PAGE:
New ‘combustibles’ legislation: an informed policy for timber construction?

Following the government’s decision to restrict the use of combustible materials in the external walls of new buildings over 18m tall from last December, Jeremy English, sales director at supplier of timber and engineered timber product, Södra Wood, considers the impact of the legislation and the immediate and longer-term implications to the construction sector.

At the end of last year, as part of fire safety improvement measures intended to prevent another tragic blaze like that seen at Grenfell Tower, Housing Secretary James Brokenshire introduced new legislation. As well as addressing issues around cladding, the Ministry of Housing announced new Building Regulations restricting the use of combustible materials in the external walls of new buildings and specified attachments with a storey above 18m in height. The restrictions, which include residential blocks of flats, student accommodation, care homes, sheltered housing, hospitals and dormitories in boarding schools, have been in force since 21 December 2018. The amendments now require that all materials which become part of an external wall or specified attachment achieve European Class A2 or Class A1 fire resistance.

Although timber played no part in the fire performance failings seen at Grenfell, this sweeping change has profound implications across the construction sector. Architects, builders and suppliers of timber and engineered timber products are now looking at what the future holds for mass timber builds – and, in particular, the specification and use of cross-laminated timber (CLT) as a strong, lightweight structural component for multi-floor structures. With over 500 buildings already constructed using CLT technology over the last 15 years, the UK has become a world-leading adopter. In an impact assessment, even the government admits that the scope of the ban will affect CLT and “will likely slow down the use of engineered timber in future developments over the medium to long-term.”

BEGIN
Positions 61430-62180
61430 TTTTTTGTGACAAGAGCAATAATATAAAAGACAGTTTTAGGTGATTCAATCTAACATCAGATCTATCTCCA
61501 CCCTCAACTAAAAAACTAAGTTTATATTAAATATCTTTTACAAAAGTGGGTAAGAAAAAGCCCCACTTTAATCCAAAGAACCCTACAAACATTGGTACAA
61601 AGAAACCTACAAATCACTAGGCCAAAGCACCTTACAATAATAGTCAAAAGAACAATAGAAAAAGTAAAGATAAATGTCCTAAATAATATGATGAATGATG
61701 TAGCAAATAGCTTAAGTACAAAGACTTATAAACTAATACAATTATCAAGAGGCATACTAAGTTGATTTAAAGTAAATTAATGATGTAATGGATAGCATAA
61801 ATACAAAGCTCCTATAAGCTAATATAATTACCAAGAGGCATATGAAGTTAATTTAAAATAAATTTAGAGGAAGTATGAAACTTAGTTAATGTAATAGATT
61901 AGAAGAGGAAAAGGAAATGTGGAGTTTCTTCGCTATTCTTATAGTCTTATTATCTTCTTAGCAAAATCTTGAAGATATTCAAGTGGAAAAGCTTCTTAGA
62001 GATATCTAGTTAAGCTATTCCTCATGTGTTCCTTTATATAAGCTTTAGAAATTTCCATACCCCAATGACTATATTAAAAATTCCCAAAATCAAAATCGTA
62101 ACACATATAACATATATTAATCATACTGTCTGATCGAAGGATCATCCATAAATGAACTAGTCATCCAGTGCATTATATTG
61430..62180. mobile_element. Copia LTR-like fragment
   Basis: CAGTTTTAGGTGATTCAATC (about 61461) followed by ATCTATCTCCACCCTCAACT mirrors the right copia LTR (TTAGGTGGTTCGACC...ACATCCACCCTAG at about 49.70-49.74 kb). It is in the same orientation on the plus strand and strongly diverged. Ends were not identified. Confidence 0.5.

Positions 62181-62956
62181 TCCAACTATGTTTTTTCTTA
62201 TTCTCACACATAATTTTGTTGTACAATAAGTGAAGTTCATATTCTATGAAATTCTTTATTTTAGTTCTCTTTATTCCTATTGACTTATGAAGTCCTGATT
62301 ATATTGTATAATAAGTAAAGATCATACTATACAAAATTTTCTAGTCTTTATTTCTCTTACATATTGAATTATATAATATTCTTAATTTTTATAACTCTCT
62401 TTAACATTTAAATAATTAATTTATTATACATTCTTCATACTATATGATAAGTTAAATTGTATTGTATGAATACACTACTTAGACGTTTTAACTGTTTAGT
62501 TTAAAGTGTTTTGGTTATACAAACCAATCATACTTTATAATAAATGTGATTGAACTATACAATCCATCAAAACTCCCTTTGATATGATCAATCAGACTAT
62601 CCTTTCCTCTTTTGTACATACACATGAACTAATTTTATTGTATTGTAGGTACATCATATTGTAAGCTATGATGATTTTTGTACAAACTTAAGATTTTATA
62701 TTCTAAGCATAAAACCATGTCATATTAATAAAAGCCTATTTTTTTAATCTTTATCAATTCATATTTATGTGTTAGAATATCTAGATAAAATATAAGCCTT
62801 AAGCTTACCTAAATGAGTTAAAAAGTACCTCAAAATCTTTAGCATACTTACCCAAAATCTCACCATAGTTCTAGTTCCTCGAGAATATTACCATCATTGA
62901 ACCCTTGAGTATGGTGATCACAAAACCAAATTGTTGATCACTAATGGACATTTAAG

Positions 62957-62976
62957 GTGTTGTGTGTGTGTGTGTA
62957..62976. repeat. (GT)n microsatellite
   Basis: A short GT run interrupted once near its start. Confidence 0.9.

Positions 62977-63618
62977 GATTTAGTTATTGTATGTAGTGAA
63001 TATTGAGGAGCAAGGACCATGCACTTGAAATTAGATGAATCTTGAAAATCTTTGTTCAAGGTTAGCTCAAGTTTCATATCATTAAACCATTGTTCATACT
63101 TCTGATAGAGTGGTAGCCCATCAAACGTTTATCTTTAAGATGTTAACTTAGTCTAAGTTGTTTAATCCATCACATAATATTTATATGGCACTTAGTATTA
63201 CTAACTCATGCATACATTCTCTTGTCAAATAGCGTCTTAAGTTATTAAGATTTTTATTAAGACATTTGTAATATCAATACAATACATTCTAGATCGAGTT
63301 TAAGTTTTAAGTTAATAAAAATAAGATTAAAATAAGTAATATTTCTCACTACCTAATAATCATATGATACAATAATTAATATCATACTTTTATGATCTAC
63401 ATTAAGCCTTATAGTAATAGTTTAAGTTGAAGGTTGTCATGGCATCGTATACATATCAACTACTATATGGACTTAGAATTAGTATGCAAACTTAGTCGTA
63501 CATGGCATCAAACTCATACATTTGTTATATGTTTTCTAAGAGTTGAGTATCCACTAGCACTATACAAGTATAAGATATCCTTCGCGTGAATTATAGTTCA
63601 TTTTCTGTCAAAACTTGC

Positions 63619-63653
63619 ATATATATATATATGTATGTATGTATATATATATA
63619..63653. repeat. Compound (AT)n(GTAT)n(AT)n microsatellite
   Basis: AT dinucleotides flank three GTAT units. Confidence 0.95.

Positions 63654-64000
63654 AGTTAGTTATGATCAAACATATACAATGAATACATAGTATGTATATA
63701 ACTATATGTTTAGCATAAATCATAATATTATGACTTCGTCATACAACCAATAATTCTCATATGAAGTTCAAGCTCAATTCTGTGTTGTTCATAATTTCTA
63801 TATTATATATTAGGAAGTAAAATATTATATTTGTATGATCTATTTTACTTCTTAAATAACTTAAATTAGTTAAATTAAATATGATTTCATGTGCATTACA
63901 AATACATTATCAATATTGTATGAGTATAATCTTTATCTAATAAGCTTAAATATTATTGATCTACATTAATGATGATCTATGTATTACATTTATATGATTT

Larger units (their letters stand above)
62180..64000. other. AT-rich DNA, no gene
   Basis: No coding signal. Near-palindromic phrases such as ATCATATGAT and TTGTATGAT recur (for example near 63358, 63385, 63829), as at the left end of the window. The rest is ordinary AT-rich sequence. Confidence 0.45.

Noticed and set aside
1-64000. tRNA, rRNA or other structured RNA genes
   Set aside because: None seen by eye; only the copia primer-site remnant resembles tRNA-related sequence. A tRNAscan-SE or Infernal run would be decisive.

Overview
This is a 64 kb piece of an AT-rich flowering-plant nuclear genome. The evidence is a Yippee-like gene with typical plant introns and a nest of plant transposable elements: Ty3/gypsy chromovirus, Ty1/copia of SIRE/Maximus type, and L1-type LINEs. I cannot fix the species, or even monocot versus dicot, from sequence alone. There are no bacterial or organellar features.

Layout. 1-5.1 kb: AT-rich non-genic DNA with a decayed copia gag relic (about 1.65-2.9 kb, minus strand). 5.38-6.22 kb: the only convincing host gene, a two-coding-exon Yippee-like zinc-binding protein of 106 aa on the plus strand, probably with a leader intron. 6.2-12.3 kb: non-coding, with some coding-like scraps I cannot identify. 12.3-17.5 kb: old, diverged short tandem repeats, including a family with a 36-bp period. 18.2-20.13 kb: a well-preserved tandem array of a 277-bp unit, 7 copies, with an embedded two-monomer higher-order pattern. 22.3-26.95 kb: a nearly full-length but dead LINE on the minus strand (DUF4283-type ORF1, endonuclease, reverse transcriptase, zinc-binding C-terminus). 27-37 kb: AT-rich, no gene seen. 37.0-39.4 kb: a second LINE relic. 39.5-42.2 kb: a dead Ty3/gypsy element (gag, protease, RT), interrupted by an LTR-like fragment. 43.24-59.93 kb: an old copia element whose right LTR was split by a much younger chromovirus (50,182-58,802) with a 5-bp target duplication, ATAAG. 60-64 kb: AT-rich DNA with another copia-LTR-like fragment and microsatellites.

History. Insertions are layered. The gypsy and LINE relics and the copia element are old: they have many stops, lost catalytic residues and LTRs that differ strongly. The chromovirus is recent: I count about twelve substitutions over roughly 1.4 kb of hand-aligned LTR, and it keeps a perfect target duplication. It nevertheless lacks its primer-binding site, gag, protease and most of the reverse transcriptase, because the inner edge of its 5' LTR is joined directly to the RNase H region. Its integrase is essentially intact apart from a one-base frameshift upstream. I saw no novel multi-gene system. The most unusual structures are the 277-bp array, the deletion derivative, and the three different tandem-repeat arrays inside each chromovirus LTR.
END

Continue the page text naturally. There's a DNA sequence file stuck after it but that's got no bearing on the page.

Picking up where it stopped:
Questioning the combustibles ‘catch-all’
There is no question the restrictions are intended to enhance occupant safety. But they also have some far-reaching effects. CLT-engineered systems, for instance, maintain predictable structural integrity in a fire. They can offer occupants vital time to evacuate a structure, and for emergency services to fight the blaze.

Since first introduced into the UK in 2004, CLT has become an increasingly popular choice for structural components. Manufactured offsite in fully-controlled factory conditions, CLT construction has the potential to significantly reduce build-times. It is easy to transport and modify, minimises noise pollution on site and is highly cost-efficient to produce and use. Crucially, timber is a natural renewable product and CLT offers planet-saving environmental carbon capture benefits. Climate-change studies show that timber construction reduces greenhouse gas emissions by around 50% compared with concrete structures.

Given these far-reaching benefits, it’s hardly surprising that some prominent industry players are questioning the scope of the changes, and highlighting some unintended consequences. One of the leading proponents of CLT construction in the UK, Waugh Thistleton Architects, has commented that the government statement demonstrated a “misunderstanding” of the fire performance of engineered timber and had “overreached its stated aim” of fire safety improvements following the Grenfell disaster.